© RNZ Pacific/ Koroi Hawkins
Search and rescue efforts in Papua New Guinea's Highlands are continuing after at least eight people died in a landslide.

The devastating slip burst through at least two remote villages in Enga province on Monday, destroying homes and crops.

Mackenzie Smith reports.


Two weeks ago, Tsak Valley was celebrating the launch of Papua New Guinea's electrification roll-out, which will deliver power to 70 percent of the country by 2030.

But on Monday, the remote part of Enga province was slammed by a wall of mud that barrelled down the hillsides burying anything in its way.

It's a cruel reminder that despite development in mostly-rural PNG, many communities live in areas prone to frequent disaster.

Michael Kambao, a provincial government lawyer living in the area, says the slip had hammered a local village.

"Well over a hundred buildings and homes, food gardens, crops, trees, banyan trees, vegetables, the vegetation, massive, massive destruction."

Speaking on Wednesday, Mr Kambao said many of his family members from the Poiyo clan had been affected.

According to a release from Foreign Minister Rimbink Pato's office, Kalepata village was completely wiped out by the slip.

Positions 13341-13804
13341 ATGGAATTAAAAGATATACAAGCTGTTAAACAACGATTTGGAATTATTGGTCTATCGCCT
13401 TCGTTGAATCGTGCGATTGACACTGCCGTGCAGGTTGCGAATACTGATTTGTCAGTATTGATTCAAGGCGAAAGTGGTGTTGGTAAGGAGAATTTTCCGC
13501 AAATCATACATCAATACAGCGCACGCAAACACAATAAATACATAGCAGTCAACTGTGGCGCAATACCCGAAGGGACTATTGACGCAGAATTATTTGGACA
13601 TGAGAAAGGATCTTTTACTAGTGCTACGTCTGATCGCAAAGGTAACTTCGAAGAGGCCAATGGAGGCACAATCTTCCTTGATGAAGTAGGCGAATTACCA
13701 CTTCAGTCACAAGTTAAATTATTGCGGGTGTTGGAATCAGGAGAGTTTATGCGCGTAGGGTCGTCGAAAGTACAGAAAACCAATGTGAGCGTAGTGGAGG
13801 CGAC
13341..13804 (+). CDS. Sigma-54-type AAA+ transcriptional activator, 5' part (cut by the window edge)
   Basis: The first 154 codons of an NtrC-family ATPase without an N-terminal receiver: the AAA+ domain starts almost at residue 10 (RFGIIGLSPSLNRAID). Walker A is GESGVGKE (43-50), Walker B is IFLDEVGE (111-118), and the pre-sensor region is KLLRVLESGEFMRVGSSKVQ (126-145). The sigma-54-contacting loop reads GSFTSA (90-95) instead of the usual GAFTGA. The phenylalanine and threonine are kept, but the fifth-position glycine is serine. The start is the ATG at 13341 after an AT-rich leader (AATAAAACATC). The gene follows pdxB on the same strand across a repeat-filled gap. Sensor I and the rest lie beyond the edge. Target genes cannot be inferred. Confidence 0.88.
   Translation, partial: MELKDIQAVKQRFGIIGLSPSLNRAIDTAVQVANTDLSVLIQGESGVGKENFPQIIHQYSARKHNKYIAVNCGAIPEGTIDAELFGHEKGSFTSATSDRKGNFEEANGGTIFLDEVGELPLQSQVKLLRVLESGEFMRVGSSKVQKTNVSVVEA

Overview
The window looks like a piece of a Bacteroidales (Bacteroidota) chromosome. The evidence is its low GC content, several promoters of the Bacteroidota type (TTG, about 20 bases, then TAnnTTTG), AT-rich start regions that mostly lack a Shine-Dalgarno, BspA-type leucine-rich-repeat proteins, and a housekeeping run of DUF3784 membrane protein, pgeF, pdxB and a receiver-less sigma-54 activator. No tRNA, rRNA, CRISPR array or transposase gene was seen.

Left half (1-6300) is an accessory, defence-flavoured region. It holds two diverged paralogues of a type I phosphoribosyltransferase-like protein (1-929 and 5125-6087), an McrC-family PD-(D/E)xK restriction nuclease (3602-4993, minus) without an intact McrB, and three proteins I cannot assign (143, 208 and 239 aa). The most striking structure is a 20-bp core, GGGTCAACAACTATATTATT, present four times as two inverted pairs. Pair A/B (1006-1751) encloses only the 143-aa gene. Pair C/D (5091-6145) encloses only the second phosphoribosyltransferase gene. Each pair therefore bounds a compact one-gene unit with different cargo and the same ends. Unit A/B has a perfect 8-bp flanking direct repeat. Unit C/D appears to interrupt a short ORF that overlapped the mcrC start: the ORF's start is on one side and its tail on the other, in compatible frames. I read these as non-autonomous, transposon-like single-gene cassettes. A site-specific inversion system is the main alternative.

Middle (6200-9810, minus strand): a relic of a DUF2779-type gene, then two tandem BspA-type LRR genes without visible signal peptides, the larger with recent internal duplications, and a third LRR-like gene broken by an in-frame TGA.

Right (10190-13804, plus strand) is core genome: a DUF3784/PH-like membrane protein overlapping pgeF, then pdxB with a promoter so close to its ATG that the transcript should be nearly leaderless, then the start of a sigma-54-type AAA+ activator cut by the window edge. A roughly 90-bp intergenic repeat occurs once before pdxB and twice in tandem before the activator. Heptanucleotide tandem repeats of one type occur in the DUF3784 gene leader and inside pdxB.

The release from Mr Pato, who is the local MP, said families were traumatised after their homes had been buried by 6 to 7 metres of earth, rocks and trees.

"Those who where able to escape fled to safety but others in the process of escaping got themselves tangled and got sandwiched inside debris."

Pictures of the slip show entire hillsides missing, their innards cleaving a muddy stream down Tsak valley.

Fields of crops have been strewn apart by the torrent.

The Enga provincial disaster coordinator, Cleopas Roa, says eight people have died so far in the disaster.

He says four bodies have been recovered but another four are missing, with search efforts ongoing.

"I think it's quite a big landslip, I went in there to assist the affected families, families who their houses were buried and they got no food or shelter."

Mr Roa said a disaster assessment team from the capital Port Moresby is arriving on Thursday.

Meanwhile, the Foreign Minister's office is coordinating supplies and food for displaced people.

Neighbouring villages, police and military are also assisting with the search for the dead.

This is Mackenzie Smith.